Ecosystem coupling. We conducted principal component analyses (PCAs; unscaled) at the complete dataset level using the abundances of each taxonomical entity to describe each of the five different communities used in this study: aboveground-dwelling invertebrates, vascular plants, soil microorganisms, soil arthropods and soil nematodes. We retained the first two components (PCA axis 1 and PCA axis 2) of each analysis as we found them to adequately represent the temporal and spatial variability of our 90 treatment plots in previous studies55,67. Together they explained a total of 71.70% of the variation for aboveground invertebrates, 44.36% for plants, 44.85% for soil microorganisms, 61.85% for soil arthropods and 77.19% for soil nematodes. In addition, we used soil pH and soil organic C content as a proxy for soil chemical properties, soil bulk density as a proxy for soil physical properties and soil moisture (negatively correlated with soil temperature) as a proxy for soil micro-climatic conditions for an overall total of fourteen constituents. We calculated ecosystem coupling9 for each exclosure treatment within each vegetation type (i.e., 2  5 treatment combinations in total) as an integrated measure of pairwise ecological interactions between ecosystem constituents representing ecological communities and the soil abiotic environment. These ecological interactions are defined by non-parametric Spearman rank correlation analyses between two constituents, excluding interactions involving two abiotic constituents (e.g., soil pH vs. soil moisture) and interactions between the first (PC1) and second (PC2) component of each community type, as these are orthogonal by definition. Interactions between abiotic constituents were excluded from the analyses because the focus of our study was on communities and how they interact with one another and their surrounding environment; therefore, including abiotic-abiotic interactions was not of interest here. Given that the effectiveness of our experimental design resulted in that no community composition data of aboveground-dwelling invertebrates was available for the “None” plots (all animals excluded), only thirteen instead of fourteen constituents were included in the ecosystem coupling calculations for this treatment. The complete absence of aboveground invertebrates represents the most extreme case of disturbance between aboveground animal communities and the rest of the ecosystem constituents. This may have resulted in a slight overestimation of ecosystem coupling for these plots. Average ecosystem coupling was calculated as follows: Ecosystem coupling= where Xi is the absolute Coupling was calculated value of the Spearman’s rho coefficient of the ith correlation for each treatment within each vegetation type (i.e., based on nine replicates each), considering and n is the number of pairwise comparisons considered (n = a total of 80; interactions (56 in the case of the “None” treatment). We considered a total of 40 biotic-biotic interactions (i.e., concerning two community-level principal components such as plants and microbes; 24 in the case of the “None” treatment) and 40 abiotic-biotic (i.e., concerning one community-level principal component and one abiotic factor, e.g., plant community and soil properties; 32 in the case of the “None” treatment). Coupling was calculated for each treatment within each vegetation type (i.e., based on nine replicates each), considering a total of 80 interactions (56 in the case of the “None” treatment). We considered a total of 40 biotic-biotic interactions (i.e., concerning two community-level principal components such as plants and microbes; 24 in the case of the “None” treatment) and 40 abiotic-biotic (i.e., concerning one community-level principal component and one abiotic factor, e.g., plant community and soil properties; 32 in the case of the “None” treatment). To establish whether constituents were significantly and positively coupled within treatments (i.e., the average of their correlation coefficients were greater than in a null model where correlation only happens by chance), we calculated one-tailed p-values based on permutation tests with 999 permutations.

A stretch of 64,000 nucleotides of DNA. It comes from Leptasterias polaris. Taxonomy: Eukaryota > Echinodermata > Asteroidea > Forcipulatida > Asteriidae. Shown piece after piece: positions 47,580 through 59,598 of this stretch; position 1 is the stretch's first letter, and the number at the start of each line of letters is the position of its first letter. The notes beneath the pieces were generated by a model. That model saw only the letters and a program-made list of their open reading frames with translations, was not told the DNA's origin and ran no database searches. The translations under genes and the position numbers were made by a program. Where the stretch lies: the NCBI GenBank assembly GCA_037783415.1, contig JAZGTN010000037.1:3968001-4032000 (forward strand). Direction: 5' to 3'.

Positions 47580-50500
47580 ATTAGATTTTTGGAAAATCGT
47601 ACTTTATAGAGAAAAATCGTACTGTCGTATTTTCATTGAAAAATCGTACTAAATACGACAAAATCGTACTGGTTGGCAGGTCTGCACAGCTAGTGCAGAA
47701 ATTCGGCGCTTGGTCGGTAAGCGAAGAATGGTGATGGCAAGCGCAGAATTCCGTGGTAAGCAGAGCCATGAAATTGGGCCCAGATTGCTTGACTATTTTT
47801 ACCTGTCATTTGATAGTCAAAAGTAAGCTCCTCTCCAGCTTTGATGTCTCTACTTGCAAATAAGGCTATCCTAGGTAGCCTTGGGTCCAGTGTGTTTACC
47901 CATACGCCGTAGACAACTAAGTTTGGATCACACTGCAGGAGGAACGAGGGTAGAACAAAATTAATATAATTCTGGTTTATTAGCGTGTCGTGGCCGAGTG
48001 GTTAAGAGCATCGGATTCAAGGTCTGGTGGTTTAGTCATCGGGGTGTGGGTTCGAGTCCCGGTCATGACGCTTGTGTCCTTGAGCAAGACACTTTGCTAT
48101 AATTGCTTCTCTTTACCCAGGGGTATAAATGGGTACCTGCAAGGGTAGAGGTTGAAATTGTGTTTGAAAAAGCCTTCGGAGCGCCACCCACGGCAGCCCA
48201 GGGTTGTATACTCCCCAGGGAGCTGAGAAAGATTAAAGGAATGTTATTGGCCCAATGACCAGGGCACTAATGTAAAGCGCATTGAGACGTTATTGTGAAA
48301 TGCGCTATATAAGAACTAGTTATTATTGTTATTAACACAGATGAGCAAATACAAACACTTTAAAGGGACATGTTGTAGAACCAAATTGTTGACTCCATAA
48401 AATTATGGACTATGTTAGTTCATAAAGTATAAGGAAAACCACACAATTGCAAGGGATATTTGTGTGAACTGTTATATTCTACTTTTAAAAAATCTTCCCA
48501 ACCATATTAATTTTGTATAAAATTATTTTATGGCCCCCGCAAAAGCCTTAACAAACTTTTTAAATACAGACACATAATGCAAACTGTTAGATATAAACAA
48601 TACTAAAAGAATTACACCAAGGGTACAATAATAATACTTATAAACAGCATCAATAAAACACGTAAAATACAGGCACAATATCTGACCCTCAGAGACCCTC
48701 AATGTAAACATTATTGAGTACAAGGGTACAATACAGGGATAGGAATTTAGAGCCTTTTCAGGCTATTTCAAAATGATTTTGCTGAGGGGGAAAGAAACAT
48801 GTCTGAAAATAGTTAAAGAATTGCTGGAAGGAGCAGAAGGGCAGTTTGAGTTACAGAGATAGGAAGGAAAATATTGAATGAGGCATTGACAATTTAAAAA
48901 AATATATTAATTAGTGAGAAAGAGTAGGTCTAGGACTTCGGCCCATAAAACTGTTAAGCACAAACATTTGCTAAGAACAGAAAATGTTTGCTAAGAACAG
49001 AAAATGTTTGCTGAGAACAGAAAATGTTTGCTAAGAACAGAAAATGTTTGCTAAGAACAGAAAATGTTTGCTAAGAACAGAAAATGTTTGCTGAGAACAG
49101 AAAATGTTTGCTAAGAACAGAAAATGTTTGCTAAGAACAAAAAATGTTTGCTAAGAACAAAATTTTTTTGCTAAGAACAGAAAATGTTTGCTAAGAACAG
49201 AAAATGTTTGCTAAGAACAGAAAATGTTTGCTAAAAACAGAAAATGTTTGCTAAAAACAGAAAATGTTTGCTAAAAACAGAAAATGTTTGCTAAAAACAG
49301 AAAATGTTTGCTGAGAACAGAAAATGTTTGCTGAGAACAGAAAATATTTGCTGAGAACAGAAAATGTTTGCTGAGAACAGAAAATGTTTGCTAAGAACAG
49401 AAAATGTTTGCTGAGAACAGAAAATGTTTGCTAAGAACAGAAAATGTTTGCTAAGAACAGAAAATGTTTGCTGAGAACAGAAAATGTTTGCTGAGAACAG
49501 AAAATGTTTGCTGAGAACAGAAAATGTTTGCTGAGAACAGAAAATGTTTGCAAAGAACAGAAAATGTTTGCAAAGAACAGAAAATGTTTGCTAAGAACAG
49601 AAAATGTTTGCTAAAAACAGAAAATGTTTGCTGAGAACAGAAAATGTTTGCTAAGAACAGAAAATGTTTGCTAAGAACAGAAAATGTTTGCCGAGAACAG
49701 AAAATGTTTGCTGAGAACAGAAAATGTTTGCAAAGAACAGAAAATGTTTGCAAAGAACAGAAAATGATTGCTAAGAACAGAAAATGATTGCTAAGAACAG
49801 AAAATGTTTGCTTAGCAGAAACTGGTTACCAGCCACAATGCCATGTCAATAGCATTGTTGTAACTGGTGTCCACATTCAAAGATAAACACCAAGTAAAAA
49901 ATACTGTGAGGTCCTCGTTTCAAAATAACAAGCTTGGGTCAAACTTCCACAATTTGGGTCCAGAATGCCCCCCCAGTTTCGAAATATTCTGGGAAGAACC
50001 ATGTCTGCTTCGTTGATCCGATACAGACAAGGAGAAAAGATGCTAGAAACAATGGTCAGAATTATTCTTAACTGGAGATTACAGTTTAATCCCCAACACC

We considered six ecosystem functions and process rates commonly used to assess ecosystem functioning (Meyer and others 2015; Manning and others 2018). Plant N content represents a measure of forage quality, while plant richness has been shown to stabilise biomass production, thus allowing the system to respond to changes in herbivory. Soil net N mineralisation, soil respiration, root biomass, and microbial biomass represent fluxes or stocks of energy. For all functions and processes higher values represent higher functioning (Manning and others 2018). All these variables were measured in the last year of the experiment (2013). We then quantified ecosystem multifunctionality using the multiple threshold approach (Byrnes and others 2014; Manning and others 2018), which considers the number of functions that are above a certain threshold, over a series of threshold values (typically 10-99%) that are defined based on the maximum value of each function. We weighted all our functions equally for these calculations (Manning and others 2018). The number of functions in a plot with values higher than a given threshold value for the respective function is summed up. The sum represents ecosystem multifunctionality for that plot. Given that choosing any particular threshold as a measure of ecosystem multifunctionality is arbitrary, we calculated the average of thresholds from 10-90% (in 10% intervals) as a more integrated representation of ecosystem multifunctionality. We used Pearson correlations to explore the relationships between ecosystem coupling (all interactions, biotic-biotic interactions, abiotic-biotic interactions involving above- and belowground constituents, and all interactions, biotic-biotic interactions, abiotic-biotic interactions involving belowground constituents only) and ecosystem multifunctionality by calculating the slopes of all relationships between ecosystem coupling and multifunctionality for all thresholds between 10 and 99%. We also related ecosystem coupling with the average of multifunctionality at thresholds between 30-80% as explained before and considered this correlation as a robust indication of the type of association between these two variables. In addition, we explored the relationships between ecosystem coupling (all interactions, biotic-biotic interactions, abiotic-biotic interactions involving above- and belowground constituents, and all interactions, biotic-biotic interactions, abiotic-biotic interactions involving belowground constituents only) and individual ecosystem functions. The effects of exclosures and vegetation type on individual functions and multifunctionality were evaluated using linear mixed effects models ('lme' function of the nlme package), with exclosure and vegetation type as fixed effects and fence as a random factor. All statistical analyses and numerical calculations were done in R version 3.4.0 (R Core Team 2016).